Controlling the crystallinity and surface morphology of the perovskite layers by methods such as solvent engineering1,2 and methylammonium chloride addition3-7 is an effective strategy for achieving high-efficiency perovskite solar cells (PSCs). In particular, it is essential to deposit an α-formamidinium lead iodide (FAPbI3) perovskite thin films with fewer defects due to their excellent crystallinity and large grain size. Herein, we report the controlled crystallisation of perovskite thin films with the combination of alkylammonium chlorides (RACl) added to FAPbI3. The δ- to α-phase transition of FAPbI3 and the crystallisation process and surface morphology of the perovskite thin films coated with RACl under various conditions were investigated through in situ grazing incident wide-angle X-ray diffraction and scanning electron microscopy. RACl added to the precursor solution was believed to be easily volatilised during coating and annealing owing to dissociation into RA0 and HCl with deprotonation of RA+ induced by RA···H+-Cl- binding to PbI2 in FAPbI3. Thus, the type and amount of RACl determined the δ- to α-phase transition rate, crystallinity, preferred orientation, and surface morphology of the final α-FAPbI3. The resulting perovskite thin layers facilitated the fabrication of PSCs with a power conversion efficiency of 26.08% (certified 25.73%) under standard illumination.
A research team, affiliated with UNIST unveiled a way to exceed 26% efficiency of perovskite solar cells (PSCs). This exceeds the efficiency of silicon solar cells. Regarding the study, Professor Seok said, “It is the starting point of the journey to achieve more than 27% efficiency.”
PSCs are manufactured by coating a crystalline semiconductor of perovskite structure with a thin film. Therefore, it is very important for high efficiency to control the crystallization behavior of the thin film so that there are few internal defects.
A research team, led by Distinguished Professor Sang Il Seok in the Department of Energy and Chemical Engineering at UNIST has unveiled a novel method and principle for controlling the crystallinity of perovskite photoactive layer semiconductors” and developed a technology to manufacture high-efficiency PSCs.
This principle was used to manufacture perovskite solar cells to achieve the world’s best efficiency of 26.08%, and the National Renewable Energy Laboratory recognized it as the world’s best efficiency (25.73%). The achievement was unveiled on February 16, as AAP (Accelerated Article Preview), the world’s most prestigious magazine, Nature (IF: 69.504).
For the high efficiency of PSCs, it is very important to control the defects extremely low in the crystals of perovskite thin films. These defects also have a significant impact on the long-term stability of solar cells. Control of the generation process of thin films and understanding of the principles of this process are key factor technologies that satisfy high efficiency and long-term stability at the same time.
“Alkylammonium chloride (RACI), which is dequantized at the crystallization stage while combining with perovskite components, was used,” said Professor Seok. “This optimal combination with Alkyl was also able to optimally control the rate of volatilization with solvent during coating and heat treatment of perovskite precursor solution.” He explained, “This combination made it possible to manufacture a perovskite thin film that is dense while extremely flattening the surface of the thin film, and has very good crystallinity that minimizes internal defects of the crystal.”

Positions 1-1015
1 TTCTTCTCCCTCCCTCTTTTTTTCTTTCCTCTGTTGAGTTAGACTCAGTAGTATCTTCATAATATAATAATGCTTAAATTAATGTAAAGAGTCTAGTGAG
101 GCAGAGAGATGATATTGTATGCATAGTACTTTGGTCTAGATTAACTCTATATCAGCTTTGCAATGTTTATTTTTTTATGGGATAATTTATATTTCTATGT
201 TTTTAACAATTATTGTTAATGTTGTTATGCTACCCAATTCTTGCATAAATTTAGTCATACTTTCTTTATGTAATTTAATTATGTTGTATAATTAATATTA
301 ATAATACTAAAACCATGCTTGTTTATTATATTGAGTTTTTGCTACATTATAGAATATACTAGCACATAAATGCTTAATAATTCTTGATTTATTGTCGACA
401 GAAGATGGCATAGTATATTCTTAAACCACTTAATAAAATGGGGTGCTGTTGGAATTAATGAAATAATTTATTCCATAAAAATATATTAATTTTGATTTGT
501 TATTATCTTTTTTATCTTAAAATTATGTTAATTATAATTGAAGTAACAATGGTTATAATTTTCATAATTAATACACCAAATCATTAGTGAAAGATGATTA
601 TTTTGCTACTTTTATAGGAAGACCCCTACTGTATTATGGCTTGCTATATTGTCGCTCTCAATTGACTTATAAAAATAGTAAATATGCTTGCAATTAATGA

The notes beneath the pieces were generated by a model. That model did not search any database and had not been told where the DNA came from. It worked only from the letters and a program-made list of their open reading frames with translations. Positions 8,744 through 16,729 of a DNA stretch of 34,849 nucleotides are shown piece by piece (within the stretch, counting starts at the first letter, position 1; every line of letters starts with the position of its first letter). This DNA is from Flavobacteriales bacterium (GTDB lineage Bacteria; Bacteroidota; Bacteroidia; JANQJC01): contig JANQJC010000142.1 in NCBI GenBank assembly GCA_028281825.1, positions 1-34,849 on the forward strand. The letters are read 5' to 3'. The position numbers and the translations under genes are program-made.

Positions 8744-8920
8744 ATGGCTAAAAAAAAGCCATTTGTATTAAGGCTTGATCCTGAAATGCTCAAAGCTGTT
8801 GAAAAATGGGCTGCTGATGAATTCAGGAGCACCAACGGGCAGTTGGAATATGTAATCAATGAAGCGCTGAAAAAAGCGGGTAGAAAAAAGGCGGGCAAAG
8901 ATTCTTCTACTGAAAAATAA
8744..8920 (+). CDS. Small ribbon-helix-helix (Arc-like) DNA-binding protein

“This study is very meaningful, as it examines the crystallization process of perovskite with halide anions in real time through the UNIST-PAL Beamline of Pohang Accelerator Laboratory,” said Professor Tae Joo Shin,Graduate School of Semiconductor Materials and Devices Engineering at UNIST.
“Through this study, perovskite solar cells with more than 26% efficiency will soon surpass the efficiency of silicon solar cells,” noted Professor Seok. “This study is the starting point of the journey to achieve more than 27% efficiency.”
Figure 3. Performance and stability of PSCs, measured by applying an anti-reflection film to the surface. When tested with maximum power point tracking under ambient and full sunlight illumination without a UV cut-off filter, the encapsulated target device retained approximately 88% (25.2%) of its initial efficiency after 600 h.
Published in the February 2023 issue of Nature, this study has been participated by Jaewang Park and Jongbeom Kim from the Department of Energy and Chemical Engineering at UNIST, as first authors. This study has also been supported through the Basic Science Research Program through the National Research Foundation of Korea (NRF), funded by the Korean government (MSIT).
Meanwhile, Professor Professor Seok has surpassed the 20% efficiency of PSCs for the first time and holds the world’s best certified efficiency record. In particular, the perovskite heterojunction n-i-p solar cell structure was announced for the first time in the world, and even now, more than 25% of high-efficiency perovskite solar cells all have this structure. He has also been certified for his academic excellence and has reported 10 papers so far to Nature and Science, the world’s most prestigious journals. In 2022, Rank Prize in Optoelectronics, a renowned science award given by the British Rank Foundation, was selected as a co-winner for its contribution to the creation and development of perovskite solar cells.
Jaewang Park, Jongbeom Kim, Hyun-Sung Yun, et al., “Controlled growth of perovskite layers with volatile alkylammonium chlorides,” Nature, (2023).